The Ministry of Education, Constituency Development Fund and the local community should ensure that all schools had access to piped water to reduce occurrence of diseases such as typhoid, cholera and other highly contagious diseases which affect learners’ access to education through high absenteeism rates.

APPENDIX I

Figure A1. School Children Fetching Water from a Nearby Stream

Figure 1 Figure 1. Status of Social Amenities in Primary Schools
Figure A1 Figure A1. School Children Fetching Water from a Nearby Stream
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AMA 10th edition
In-text citation: (1), (2), (3), etc.
Reference: Githaka PW, Gachahi MW, Mwaruvie J. Social Amenities and Academic Performance in Primary Schools in Gichugu Constituency, Kenya. European Journal of STEM Education. 2018. https://doi.org/10.20897/ejsteme/3948
APA 6th edition
In-text citation: (Githaka et al., 2018)
Reference: Githaka, P. W., Gachahi, M. W., & Mwaruvie, J. (2018). Social Amenities and Academic Performance in Primary Schools in Gichugu Constituency, Kenya. European Journal of STEM Education. https://doi.org/10.20897/ejsteme/3948
Chicago
In-text citation: (Githaka et al., 2018)
Reference: Githaka, Priscah Wanjiku, Michael W. Gachahi, and John Mwaruvie. "Social Amenities and Academic Performance in Primary Schools in Gichugu Constituency, Kenya". European Journal of STEM Education (2018). https://doi.org/10.20897/ejsteme/3948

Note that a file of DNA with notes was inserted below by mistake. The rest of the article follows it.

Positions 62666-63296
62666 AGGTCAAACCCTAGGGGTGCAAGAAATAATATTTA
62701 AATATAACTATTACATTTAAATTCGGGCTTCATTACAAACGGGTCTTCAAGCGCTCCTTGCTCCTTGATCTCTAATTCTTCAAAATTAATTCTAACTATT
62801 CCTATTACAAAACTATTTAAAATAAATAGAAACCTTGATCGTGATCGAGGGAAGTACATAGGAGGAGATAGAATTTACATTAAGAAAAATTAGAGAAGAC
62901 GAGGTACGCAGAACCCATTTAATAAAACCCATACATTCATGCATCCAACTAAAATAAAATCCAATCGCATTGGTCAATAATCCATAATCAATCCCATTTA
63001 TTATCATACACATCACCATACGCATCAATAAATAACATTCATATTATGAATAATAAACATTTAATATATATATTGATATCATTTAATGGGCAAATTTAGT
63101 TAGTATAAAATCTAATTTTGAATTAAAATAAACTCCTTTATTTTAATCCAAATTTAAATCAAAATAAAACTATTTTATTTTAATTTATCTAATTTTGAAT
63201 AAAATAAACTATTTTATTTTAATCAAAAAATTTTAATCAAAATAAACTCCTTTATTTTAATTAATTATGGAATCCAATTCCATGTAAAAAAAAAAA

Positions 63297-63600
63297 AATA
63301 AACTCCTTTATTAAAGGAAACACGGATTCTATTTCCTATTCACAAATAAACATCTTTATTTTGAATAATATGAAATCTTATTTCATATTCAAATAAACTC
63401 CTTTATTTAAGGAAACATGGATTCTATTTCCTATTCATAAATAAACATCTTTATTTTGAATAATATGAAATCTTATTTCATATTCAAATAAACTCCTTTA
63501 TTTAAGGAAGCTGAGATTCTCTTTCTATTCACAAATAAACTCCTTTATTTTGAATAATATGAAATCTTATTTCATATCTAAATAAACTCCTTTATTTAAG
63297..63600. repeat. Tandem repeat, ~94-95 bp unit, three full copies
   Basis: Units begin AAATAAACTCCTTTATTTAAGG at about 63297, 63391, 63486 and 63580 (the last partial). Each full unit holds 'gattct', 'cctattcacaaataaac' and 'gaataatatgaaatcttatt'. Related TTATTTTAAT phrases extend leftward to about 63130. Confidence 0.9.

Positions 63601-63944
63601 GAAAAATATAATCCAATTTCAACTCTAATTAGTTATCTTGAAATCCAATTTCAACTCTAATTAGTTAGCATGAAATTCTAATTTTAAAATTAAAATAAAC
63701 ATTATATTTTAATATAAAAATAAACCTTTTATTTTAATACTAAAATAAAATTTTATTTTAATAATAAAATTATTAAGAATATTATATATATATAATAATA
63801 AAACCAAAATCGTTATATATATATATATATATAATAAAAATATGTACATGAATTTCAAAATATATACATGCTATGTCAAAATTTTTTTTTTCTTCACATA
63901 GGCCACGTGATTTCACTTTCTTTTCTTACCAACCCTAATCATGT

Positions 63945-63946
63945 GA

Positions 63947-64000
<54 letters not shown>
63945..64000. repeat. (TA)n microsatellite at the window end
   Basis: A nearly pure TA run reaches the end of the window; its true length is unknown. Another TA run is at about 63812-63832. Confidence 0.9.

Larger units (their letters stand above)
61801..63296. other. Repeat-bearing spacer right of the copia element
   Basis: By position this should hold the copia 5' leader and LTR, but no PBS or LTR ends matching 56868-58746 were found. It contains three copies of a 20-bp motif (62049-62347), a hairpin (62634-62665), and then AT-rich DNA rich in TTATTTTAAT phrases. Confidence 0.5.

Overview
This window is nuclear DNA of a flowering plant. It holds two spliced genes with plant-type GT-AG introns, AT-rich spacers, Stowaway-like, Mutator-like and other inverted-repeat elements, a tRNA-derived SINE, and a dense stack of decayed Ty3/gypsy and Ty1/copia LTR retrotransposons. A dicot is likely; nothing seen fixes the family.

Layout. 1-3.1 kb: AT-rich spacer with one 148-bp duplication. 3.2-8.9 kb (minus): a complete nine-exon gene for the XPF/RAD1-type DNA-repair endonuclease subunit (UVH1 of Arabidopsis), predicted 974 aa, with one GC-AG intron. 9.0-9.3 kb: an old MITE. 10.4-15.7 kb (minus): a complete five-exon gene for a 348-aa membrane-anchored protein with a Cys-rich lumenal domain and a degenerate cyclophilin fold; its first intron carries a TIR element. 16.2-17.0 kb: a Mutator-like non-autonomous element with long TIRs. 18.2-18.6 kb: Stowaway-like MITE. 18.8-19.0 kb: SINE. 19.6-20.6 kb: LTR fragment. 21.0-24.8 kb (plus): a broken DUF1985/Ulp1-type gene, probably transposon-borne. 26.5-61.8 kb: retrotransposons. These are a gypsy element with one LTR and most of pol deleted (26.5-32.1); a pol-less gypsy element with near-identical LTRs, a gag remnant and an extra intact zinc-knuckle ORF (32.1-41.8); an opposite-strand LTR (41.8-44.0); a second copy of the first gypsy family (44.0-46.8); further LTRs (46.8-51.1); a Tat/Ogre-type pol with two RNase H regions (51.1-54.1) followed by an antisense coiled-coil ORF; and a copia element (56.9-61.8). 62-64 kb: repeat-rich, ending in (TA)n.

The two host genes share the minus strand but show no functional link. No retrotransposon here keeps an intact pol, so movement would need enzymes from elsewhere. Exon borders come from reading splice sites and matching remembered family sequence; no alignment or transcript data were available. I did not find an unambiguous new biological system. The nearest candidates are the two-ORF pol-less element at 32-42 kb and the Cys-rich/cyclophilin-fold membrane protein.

Harvard
In-text citation: (Githaka et al., 2018)
Reference: Githaka, P. W., Gachahi, M. W., and Mwaruvie, J. (2018). Social Amenities and Academic Performance in Primary Schools in Gichugu Constituency, Kenya. European Journal of STEM Education. https://doi.org/10.20897/ejsteme/3948
MLA
In-text citation: (Githaka et al., 2018)
Reference: Githaka, Priscah Wanjiku et al. "Social Amenities and Academic Performance in Primary Schools in Gichugu Constituency, Kenya". European Journal of STEM Education, 2018. https://doi.org/10.20897/ejsteme/3948
Vancouver
In-text citation: (1), (2), (3), etc.
Reference: Githaka PW, Gachahi MW, Mwaruvie J. Social Amenities and Academic Performance in Primary Schools in Gichugu Constituency, Kenya. European Journal of STEM Education. 2018. https://doi.org/10.20897/ejsteme/3948